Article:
Today our guest blogger is Peter Forbes, an ’09 graduate of Patrick Henry College who is currently writing a novel based upon the movie Come What May. You can check out his blog here to read about his on-going experiences in film and novel-writing--which I would definitely recommend. :-)
Name: Peter Forbes
Class: '09 Graduate
Hometown: Dinosaur, CO
Favorite book: Hard to pick a favorite, but Till We Have Faces by C. S. Lewis would be worthy of this position.
What encouraged you to start writing fiction in the first place? Fiction got me out of writing "serious" stuff in school. Jot off a story for fun or sweat through an essay? It was an easy choice.
What technical books or resources (essays, articles, lectures, journals, etc.) have most enabled you to improve your writing skills?
Two excellent resources off the top of my head:
An essay called "On Three Ways of Writing for Children" from Of Other Worlds by C. S. Lewis. Lewis describes three (surprise!) kinds of children's literature. Lewis describes how a good children's story should be just as enjoyable to adults as to children. He also gives an interesting side note to the place of morals in a story, any story, and whether or not it is wise to start out with a moral in mind. Because I'm interested in writing children's fiction, this is an invaluable reference, and Lewis is a master.
The book Story Craft by John Erickson. Many homeschoolers know Erickson through his character Hank, from the Hank the Cowdog series. Erickson is also a Christian and a philosopher, and he offers some valuable advice on what an author should do for readers through fiction. Erickson is a contemporary author who writes for the general market. He has loads of insight, and this book distills much of it winsomely.
Which works of literature have most encouraged you, inspired you, and/or taught you how to write? (Please briefly describe 3-6 such books, individually, demonstrating how/why/what you learned from them and why you would recommend reading it.)
A Voyage to Arcturus by David Lindsay--
A Voyage to Arcturus by David Lindsay is a sci-fi/fantasy written in 1920, though it's really a story about a man's journey through many different philosophies. It's not a "Christian" book, but C. S. Lewis appreciated it so much that it was an influence on his own work. The main character, Maskull, must journey to find what is true. It's a bit of a dense read and must be evaluated critically, but definitely worthwhile. It showed me how to intertwine philosophy effectively into a fantasy.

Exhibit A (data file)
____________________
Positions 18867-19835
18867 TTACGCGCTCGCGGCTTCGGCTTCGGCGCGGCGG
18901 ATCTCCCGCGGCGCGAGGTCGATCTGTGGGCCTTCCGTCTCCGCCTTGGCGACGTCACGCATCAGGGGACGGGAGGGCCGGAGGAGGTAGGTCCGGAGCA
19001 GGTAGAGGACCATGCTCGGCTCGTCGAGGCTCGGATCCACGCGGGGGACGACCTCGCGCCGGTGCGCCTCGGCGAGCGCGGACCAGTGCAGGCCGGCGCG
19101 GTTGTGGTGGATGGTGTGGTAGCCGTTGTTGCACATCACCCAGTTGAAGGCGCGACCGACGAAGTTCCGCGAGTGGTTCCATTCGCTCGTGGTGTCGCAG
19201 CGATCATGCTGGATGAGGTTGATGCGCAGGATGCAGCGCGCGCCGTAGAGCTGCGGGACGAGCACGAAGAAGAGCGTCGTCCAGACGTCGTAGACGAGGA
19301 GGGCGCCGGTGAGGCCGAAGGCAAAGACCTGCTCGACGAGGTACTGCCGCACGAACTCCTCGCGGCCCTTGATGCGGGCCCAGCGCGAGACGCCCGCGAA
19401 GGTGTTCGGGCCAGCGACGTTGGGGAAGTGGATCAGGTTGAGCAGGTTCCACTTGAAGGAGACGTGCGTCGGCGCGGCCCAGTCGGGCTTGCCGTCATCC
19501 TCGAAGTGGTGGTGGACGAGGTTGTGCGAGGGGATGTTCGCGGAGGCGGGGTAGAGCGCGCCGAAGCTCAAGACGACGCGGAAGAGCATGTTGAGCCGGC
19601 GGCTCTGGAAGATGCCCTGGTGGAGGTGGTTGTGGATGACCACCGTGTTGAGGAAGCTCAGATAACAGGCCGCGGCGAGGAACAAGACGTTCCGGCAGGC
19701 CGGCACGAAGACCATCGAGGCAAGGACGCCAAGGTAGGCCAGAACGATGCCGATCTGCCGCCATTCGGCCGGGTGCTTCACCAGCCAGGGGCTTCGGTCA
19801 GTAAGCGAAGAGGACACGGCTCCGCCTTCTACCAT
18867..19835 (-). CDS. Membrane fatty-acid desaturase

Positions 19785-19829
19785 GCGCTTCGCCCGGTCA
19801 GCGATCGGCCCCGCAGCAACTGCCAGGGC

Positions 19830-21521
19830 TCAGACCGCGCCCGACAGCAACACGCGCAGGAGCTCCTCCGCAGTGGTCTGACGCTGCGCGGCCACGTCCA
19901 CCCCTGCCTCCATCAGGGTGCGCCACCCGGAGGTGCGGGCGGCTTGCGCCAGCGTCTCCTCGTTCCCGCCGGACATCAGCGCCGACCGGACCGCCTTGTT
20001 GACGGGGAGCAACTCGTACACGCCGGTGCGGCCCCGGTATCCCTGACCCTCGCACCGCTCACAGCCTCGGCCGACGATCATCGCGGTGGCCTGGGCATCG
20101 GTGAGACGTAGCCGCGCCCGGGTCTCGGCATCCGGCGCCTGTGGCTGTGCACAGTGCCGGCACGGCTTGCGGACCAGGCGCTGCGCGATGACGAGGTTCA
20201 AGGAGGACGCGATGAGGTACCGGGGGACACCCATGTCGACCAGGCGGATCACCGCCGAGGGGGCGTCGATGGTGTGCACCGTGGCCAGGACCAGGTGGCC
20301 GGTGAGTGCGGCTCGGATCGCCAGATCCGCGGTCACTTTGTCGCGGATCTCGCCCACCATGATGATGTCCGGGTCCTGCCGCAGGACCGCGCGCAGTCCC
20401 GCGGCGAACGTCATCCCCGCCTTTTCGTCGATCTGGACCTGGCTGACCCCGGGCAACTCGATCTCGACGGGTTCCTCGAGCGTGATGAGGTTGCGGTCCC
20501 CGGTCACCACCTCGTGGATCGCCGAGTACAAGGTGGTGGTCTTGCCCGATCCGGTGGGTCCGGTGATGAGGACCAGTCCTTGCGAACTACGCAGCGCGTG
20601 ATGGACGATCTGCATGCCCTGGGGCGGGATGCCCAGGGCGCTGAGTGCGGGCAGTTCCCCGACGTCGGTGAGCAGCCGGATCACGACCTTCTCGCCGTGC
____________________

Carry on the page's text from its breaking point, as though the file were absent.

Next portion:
Phantastes by George MacDonald--
George MacDonald's Phantastes is similar to Arcturus in many ways: it's a fantasy about a man who goes on a journey through strange lands, and C. S. Lewis cites it as a major factor in his own life (especially in his conversion to Christianity). Phantastes is filled to the brim with near dreams and images of other worlds, accompanied by themes that are universally true. George MacDonald is a prime example of an author who can take the things that seem "normal" and defamiliarize them so that they are fresh and new.
Crime and Punishment by Fyodor Dostoevesky--
Fyodor Dostoevesky left a profound impression on me with his Crime and Punishment. The story is riveting, and the psychology he explores in his main character is dead-on insightful. It's a powerful work of guilt, repentance, and redemption. Perhaps what I left the novel with most is the idea of a story structure that may be capable of reflecting more truth than almost any other kind of story structure. Mankind is guilty and must repent and be forgiven to be redeemed. I think there is a huge potential for stories written in the vein of Crime and Punishment.
Earthboy Jacobus by Doug TenNapel
Graphic novels (basically big comic books) are gaining traction and readership today, and because they marry the visual, visceral element of a film with the intimacy of a book, the kind of emotional impact they can have is hard to underestimate. Doug TenNapel is one of my favorite writers/artists in the genre, and his book Earthboy Jacobus is a great example of a graphic novel. It's a fantastical story about the life of a man with mysterious powers that parallels much of the Book of Jonah. TenNapel's Christian faith is evident in much of his work, and his creativity has inspired me to write graphic novels myself.
Till We Have Faces by C. S. Lewis--
"All joy . . . emphasizes our pilgrim status; always reminds, beckons, awakens desire. Our best havings are wantings." - C. S. Lewis
Till We Have Faces has marks of a man who longed for heaven intensely, and through his book, readers were given a taste of that longing for themselves. If I can do to that in my own work, I'll have achieved more than I could have hoped for.